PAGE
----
As hateful acts against Jewish people climb to “unprecedented” levels, a bill establishing a broadly applying definition for antisemitism in Florida passed on the House floor.

All but three lawmakers supported it.

The measure (HB 187), which pends approval in the Senate, would define antisemitism in state statutes as “a certain perception of Jews, which may be expressed as hatred toward Jews” and rhetorical and manifestations “directed toward Jewish or non-Jewish individuals, their property, community institutions and religious facilities.”

HB 187 lists many examples of antisemitic rhetoric, including “dehumanizing” stereotypes that Jews hold disproportionate institutional power and secretly control the world economy, Holocaust denial and double standards when criticizing Israel, the world’s only Jewish-majority country.

Davie Democratic Rep. Mike Gottlieb, the bill’s sponsor, said passing the measure is “bittersweet” because it demonstrates that it is still necessary to “define any ‘ism’ in this day and age, that we’re not open-minded enough.”

He said that while working on the bill, which encountered pushback in committee hearings, that he frequently thought of the “Coexist” sticker seen commonly on vehicles across the state.

“And it puzzles me, it truly puzzles me, that we can’t and that we don’t,” he said.

The definition in HB 187 is taken word-for-word from one the International Holocaust Remembrance Alliance (IHRA) adopted in 2106. Florida law already includes it, but it’s tucked away in an education-specific portion of statutes.

Gottlieb and Boynton Beach Democratic Sen. Lori Berman filed identical legislation to apply the definition to all Florida legal matters shortly after the Oct. 7 attack in western Israel, where Palestinian Hamas terrorists murdered and wounded thousands and raped and kidnapped hundreds more.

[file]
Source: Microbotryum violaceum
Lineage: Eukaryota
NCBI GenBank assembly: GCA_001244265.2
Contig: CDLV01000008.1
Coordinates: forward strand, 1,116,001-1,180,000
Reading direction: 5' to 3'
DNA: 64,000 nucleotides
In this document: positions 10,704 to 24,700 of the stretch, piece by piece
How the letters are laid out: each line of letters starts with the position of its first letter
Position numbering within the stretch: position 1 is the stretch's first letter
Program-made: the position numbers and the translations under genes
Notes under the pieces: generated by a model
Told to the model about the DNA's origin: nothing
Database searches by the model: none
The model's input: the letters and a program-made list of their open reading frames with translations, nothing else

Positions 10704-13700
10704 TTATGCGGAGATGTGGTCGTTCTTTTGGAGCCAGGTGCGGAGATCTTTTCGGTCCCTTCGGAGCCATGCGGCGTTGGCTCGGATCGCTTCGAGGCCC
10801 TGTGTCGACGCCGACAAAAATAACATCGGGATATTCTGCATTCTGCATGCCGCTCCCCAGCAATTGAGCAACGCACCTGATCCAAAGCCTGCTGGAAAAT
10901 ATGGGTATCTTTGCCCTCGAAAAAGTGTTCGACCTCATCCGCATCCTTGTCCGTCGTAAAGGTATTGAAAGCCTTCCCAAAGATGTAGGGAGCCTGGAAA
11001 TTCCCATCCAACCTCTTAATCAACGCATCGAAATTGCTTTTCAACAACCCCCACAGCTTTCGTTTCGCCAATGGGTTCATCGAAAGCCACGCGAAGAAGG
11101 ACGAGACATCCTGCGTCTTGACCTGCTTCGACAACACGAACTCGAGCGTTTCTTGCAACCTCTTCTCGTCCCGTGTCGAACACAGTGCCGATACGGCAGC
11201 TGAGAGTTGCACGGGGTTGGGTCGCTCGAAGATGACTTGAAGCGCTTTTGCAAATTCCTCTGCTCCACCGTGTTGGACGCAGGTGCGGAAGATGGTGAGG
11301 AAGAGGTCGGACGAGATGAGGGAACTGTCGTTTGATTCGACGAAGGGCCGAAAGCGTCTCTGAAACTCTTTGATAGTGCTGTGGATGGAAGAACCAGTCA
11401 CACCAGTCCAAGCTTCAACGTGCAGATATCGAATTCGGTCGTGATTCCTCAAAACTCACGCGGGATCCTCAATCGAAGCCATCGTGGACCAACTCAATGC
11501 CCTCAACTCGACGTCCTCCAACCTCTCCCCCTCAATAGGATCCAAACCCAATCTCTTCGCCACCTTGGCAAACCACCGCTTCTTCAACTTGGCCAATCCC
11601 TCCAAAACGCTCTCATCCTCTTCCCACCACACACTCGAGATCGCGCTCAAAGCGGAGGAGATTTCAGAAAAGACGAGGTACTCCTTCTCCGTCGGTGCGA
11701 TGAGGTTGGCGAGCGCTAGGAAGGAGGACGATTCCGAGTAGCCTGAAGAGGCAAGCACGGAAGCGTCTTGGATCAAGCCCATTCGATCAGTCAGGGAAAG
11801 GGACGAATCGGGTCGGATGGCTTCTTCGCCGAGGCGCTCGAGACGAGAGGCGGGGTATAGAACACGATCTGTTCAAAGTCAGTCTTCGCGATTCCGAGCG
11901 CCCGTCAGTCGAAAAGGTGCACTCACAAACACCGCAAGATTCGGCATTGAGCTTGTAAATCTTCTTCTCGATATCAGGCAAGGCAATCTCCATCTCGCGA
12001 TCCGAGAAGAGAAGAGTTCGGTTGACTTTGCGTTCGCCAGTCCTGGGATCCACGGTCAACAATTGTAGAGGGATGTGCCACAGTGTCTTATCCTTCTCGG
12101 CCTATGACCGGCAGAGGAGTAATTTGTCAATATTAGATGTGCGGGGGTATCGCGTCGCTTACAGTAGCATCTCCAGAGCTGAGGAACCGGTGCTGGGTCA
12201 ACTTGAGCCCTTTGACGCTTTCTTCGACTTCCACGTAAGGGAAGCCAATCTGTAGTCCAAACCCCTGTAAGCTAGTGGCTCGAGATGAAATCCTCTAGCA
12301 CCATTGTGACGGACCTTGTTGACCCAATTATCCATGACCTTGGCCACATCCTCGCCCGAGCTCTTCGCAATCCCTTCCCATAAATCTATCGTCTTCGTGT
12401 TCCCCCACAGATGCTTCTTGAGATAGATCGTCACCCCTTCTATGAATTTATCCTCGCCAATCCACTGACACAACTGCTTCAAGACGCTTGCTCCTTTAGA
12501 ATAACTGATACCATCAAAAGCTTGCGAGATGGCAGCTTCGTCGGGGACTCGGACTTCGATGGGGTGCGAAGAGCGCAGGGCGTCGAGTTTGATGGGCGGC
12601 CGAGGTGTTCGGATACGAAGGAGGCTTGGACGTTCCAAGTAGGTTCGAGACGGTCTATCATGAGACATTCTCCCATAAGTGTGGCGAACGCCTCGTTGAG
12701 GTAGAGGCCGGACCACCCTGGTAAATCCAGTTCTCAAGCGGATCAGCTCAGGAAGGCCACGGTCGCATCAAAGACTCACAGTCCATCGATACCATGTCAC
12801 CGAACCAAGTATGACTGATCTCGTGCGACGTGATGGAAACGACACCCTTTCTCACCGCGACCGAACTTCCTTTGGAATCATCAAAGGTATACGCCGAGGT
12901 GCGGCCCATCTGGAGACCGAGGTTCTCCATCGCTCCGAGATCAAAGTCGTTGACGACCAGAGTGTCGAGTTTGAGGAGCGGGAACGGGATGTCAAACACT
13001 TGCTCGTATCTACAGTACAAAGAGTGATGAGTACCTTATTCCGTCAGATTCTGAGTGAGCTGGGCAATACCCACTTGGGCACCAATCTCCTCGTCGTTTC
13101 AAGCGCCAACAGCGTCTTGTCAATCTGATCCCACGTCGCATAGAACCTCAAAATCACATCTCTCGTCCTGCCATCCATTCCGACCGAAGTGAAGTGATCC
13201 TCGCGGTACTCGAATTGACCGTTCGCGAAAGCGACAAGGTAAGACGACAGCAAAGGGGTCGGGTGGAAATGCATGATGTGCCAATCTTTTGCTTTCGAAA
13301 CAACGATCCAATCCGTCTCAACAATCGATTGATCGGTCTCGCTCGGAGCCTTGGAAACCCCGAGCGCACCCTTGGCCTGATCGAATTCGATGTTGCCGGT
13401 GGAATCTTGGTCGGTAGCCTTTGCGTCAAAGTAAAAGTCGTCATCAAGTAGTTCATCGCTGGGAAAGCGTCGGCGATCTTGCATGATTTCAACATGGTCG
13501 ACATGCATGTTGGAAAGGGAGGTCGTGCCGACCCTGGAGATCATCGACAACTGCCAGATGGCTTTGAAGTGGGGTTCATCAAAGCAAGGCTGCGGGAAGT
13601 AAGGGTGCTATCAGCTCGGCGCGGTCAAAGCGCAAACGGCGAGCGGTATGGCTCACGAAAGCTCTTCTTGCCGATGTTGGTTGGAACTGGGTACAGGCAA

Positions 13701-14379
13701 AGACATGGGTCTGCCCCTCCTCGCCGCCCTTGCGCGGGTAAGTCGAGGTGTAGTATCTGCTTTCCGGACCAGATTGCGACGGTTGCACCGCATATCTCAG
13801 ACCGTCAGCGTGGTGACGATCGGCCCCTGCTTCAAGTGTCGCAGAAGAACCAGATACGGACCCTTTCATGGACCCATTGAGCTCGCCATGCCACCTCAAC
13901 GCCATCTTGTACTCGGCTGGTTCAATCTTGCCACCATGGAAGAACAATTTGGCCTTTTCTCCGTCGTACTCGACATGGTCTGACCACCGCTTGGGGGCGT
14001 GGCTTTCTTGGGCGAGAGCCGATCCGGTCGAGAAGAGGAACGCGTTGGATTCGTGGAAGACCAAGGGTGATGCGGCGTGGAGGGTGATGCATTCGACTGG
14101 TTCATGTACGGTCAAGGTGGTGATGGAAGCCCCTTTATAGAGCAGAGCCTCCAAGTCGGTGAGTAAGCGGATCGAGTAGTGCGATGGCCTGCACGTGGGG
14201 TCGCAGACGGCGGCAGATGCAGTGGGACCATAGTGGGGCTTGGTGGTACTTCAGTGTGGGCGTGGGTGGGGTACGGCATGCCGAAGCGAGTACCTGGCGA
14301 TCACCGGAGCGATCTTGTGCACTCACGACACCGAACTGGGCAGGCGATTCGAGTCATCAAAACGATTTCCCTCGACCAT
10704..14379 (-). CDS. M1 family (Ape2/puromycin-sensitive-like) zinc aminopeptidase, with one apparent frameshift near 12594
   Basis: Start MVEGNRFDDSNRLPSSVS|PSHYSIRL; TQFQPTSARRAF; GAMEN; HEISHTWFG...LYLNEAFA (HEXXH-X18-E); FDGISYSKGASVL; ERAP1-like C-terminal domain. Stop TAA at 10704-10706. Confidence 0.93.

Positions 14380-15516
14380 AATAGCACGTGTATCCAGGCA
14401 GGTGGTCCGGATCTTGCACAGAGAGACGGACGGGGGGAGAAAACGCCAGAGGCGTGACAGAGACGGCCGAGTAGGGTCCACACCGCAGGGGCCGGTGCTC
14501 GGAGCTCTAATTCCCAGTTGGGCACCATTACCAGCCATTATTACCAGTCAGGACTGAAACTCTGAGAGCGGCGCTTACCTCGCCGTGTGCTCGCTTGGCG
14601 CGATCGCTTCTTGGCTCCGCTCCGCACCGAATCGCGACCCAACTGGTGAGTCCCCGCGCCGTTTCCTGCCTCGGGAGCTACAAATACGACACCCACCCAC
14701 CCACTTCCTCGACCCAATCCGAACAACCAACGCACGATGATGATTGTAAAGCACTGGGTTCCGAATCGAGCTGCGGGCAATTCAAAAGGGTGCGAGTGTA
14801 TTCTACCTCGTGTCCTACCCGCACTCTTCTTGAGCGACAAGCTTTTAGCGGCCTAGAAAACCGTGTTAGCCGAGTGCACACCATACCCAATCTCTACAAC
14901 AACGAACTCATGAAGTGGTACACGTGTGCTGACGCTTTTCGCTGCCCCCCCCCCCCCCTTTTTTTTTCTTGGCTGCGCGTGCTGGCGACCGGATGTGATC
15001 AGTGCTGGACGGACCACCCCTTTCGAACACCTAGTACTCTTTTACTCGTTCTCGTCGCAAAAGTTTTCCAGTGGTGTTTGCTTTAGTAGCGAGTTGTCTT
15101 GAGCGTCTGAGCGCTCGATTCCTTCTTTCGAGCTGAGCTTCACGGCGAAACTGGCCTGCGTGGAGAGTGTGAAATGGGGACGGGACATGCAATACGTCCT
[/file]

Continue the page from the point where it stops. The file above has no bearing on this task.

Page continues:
Israel swiftly launched a counterattack that the Hamas-run Palestinian Health Ministry says has since killed more than 24,000 people in the narrow seaside strip of Gaza that is home to some 2 million Palestinians.

Since then, there have been more than 100 “serious issues of antisemitism” in Florida, Brevard County Republican Rep. Randy Fine said.

“We unfortunately live in a world where, since Oct. 7, we’ve had people say you have to understand the context of antisemitism,” he said, adding that Jews are “the canary in the coal mine” when it comes to discrimination.

“They want us first,” he said. “But after they’re done, they’re coming after everybody else.”

House Democratic Leader Fentrice Driskell and Gainesville Democratic Rep. Yvonne Hinson both voted for HB 187, but expressed concerns about how it could potentially run afoul of the First Amendment.

Like North Miami Democratic Rep. Dotie Joseph did during the bill’s last committee stop, Hinson suggested that Florida should instead adopt the Jerusalem Declaration on Antisemitism’s definition, which does not include considerations for Israel commensurate with those of the IRHA’s definition.

Driskell thanked Gottlieb for working hard “to protect our Jewish brothers and sisters.”

“It’s very important that we do our part in the Legislature to stamp out hatred in the world,” she said. “But as an attorney, I also know there’s some things in this bill that we can continue working on to make the language even better.”

Joseph voted “no” on the bill. So did Democratic Reps. Anna Eskamani of Orlando and Angie Nixon of Jacksonville, both of whom cast the sole “yes” votes Nov. 7 for a resolution Nixon filed supporting a cease-fire in the Israel-Hamas conflict.

Berman’s bill (SB 148), filed two days after the massacre in Israel, has not yet received a hearing.

Post Views: 0


Source link

Leave a Reply

Your email address will not be published. Required fields are marked *